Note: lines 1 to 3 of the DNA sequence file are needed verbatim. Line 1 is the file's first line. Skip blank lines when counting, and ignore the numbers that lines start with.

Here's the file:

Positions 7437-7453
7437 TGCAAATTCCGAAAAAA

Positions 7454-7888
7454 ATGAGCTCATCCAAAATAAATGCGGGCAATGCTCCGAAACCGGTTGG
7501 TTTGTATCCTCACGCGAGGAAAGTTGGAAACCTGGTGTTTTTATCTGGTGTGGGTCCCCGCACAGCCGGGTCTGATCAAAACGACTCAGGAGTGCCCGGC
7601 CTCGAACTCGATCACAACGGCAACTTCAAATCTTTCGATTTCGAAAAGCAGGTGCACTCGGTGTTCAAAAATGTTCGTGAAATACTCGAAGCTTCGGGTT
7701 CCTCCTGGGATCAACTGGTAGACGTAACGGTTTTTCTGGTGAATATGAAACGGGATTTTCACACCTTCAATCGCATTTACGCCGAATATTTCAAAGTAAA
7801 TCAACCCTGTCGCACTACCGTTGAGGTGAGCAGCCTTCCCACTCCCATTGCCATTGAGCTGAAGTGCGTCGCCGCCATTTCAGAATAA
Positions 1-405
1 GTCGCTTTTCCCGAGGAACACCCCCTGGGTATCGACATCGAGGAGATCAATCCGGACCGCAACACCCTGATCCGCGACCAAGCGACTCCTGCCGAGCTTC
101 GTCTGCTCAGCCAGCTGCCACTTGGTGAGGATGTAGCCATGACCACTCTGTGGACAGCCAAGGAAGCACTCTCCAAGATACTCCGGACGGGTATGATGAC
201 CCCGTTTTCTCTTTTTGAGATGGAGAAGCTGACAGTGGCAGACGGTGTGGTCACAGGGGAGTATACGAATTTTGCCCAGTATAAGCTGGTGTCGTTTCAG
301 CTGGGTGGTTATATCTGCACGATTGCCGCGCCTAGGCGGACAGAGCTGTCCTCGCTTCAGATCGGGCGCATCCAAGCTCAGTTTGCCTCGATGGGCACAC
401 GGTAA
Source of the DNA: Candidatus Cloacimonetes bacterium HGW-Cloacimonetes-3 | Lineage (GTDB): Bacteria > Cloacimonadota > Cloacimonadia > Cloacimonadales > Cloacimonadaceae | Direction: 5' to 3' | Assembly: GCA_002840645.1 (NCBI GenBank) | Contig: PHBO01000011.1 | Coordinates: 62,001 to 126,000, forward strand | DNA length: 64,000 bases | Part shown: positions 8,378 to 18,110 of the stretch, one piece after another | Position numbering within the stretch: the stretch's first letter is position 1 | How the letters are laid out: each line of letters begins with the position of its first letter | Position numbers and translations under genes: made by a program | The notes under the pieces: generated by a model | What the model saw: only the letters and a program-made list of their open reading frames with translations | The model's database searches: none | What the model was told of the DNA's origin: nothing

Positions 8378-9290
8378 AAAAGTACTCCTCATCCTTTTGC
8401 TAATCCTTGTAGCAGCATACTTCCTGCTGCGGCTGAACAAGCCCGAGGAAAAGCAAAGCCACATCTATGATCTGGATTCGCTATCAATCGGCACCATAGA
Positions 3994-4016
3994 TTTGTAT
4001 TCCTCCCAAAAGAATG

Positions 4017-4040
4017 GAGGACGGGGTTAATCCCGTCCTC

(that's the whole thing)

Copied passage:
Positions 7437-7453
7437 TGCAAATTCCGAAAAAA

Positions 7454-7888